Another prestigious area for its production is the centre of Diano d'Alba, a small area in the heart of the Langhe, which is distinguished by a special DOCG production regulation. Outside this area it is possible to produce wine respecting the DOC d'Alba in the entire Langhe, while in Monferrato we find the DOC d'Asti. Going southwards, on the hills of Alto Monferrato, we find an important quality centre for Dolcetto DOC in Acquese and around the municipality of Ovada, where the Superiore type is recognised as DOCG for its long production tradition and for the levels of elegance that have been reached.



The Main Characteristics of this Typology

Its origins, diffusion, rural tradition and regional gastronomic culture give Dolcetto Piemonte a prominent role. Its incredible versatility, combined with an uncommon ease and immediacy of drinking, have contributed to its popularity on household tables.

The ripe grape is medium-large and elongated, with a dark purple colour. The berries are pruinose and quite thick, rich in polyphenols and tannins. The limited freshness of the juice that is obtained from it and the expressive scents of fresh fruit and red flowers have favoured its use in the production of young and light interpretations, which are not suitable for long ageing.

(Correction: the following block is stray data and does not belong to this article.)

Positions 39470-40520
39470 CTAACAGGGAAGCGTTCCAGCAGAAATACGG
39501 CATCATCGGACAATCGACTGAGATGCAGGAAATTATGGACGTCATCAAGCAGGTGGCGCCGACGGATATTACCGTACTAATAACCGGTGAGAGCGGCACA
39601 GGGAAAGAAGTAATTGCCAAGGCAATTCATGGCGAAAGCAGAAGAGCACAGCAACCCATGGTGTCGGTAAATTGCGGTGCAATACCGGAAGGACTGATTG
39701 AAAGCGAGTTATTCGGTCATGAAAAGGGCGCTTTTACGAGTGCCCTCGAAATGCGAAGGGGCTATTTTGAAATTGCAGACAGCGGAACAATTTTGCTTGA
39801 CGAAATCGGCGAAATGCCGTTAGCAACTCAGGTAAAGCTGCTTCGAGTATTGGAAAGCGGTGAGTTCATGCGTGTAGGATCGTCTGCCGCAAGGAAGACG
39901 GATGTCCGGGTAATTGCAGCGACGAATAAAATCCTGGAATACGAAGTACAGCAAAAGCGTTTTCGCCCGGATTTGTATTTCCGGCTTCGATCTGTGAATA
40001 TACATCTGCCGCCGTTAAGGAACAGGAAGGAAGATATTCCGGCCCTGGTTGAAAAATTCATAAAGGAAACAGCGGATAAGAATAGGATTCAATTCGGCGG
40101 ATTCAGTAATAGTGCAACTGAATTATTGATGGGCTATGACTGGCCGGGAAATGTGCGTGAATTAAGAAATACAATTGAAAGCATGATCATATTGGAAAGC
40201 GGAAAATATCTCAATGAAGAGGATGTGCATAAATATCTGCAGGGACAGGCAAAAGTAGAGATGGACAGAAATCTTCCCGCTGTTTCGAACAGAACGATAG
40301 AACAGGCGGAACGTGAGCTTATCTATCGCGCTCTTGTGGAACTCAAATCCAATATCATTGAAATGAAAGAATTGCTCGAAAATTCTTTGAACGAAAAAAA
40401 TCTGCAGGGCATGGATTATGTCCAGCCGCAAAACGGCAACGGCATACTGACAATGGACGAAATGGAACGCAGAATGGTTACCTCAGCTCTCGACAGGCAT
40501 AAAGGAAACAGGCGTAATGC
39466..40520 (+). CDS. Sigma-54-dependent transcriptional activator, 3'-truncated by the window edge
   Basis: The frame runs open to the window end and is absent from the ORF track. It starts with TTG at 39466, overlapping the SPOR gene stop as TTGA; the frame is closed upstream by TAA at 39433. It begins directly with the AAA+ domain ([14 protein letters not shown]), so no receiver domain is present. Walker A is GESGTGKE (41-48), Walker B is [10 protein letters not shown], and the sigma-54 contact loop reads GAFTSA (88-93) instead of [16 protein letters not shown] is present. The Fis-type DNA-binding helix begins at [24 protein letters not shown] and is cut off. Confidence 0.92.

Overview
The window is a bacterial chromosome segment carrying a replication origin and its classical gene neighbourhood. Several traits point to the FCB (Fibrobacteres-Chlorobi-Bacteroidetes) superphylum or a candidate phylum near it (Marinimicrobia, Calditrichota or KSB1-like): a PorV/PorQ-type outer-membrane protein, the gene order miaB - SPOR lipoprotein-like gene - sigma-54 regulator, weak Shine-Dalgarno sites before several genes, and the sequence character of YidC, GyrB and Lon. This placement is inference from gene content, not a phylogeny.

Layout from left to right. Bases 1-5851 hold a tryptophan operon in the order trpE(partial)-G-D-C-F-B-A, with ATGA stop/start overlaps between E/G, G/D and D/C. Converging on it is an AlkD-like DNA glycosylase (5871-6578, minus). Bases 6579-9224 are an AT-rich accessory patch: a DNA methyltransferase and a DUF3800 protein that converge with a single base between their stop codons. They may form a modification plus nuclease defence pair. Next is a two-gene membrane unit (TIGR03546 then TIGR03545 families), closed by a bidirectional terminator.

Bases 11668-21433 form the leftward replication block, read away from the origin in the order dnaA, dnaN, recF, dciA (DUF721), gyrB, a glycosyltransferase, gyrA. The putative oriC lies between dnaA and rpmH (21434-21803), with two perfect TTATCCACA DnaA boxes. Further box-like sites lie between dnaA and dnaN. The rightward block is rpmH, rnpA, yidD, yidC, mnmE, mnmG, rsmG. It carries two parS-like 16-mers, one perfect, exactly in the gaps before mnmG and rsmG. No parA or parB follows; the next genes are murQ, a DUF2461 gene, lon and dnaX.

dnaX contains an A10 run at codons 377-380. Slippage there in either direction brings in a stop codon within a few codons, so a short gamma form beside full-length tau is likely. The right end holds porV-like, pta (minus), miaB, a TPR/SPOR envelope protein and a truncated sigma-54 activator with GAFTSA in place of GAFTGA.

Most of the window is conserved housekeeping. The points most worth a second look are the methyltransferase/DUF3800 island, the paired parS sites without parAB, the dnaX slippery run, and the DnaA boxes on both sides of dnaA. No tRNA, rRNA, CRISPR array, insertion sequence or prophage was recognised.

For this reason, the most typical and characteristic red wines made from this grape variety are light, delicate, drinkable and fruity, animated by lively and appetising tannins. They have a red colour that varies from purple to bright ruby and young, fresh aromas of ripening red fruit, cherries, red flowers and wild spices, with a subtle peppery note. The taste is always dry, light and satisfying, with a pleasantly bitter finish reminiscent of bitter almonds. In recent years, some producers have challenged these established characteristics by using longer macerations and ageing in wood, offering more evolved, structured and complex expressions that have revealed good ageing potential.

Callmewine is the right place to learn more about this type of wine with a long tradition: you can find Dolcetto wines for sale online in a wide selection of bottles suitable for every occasion. Choose and buy the expressions you prefer at the best price of the web on Callmewine, your online wine shop.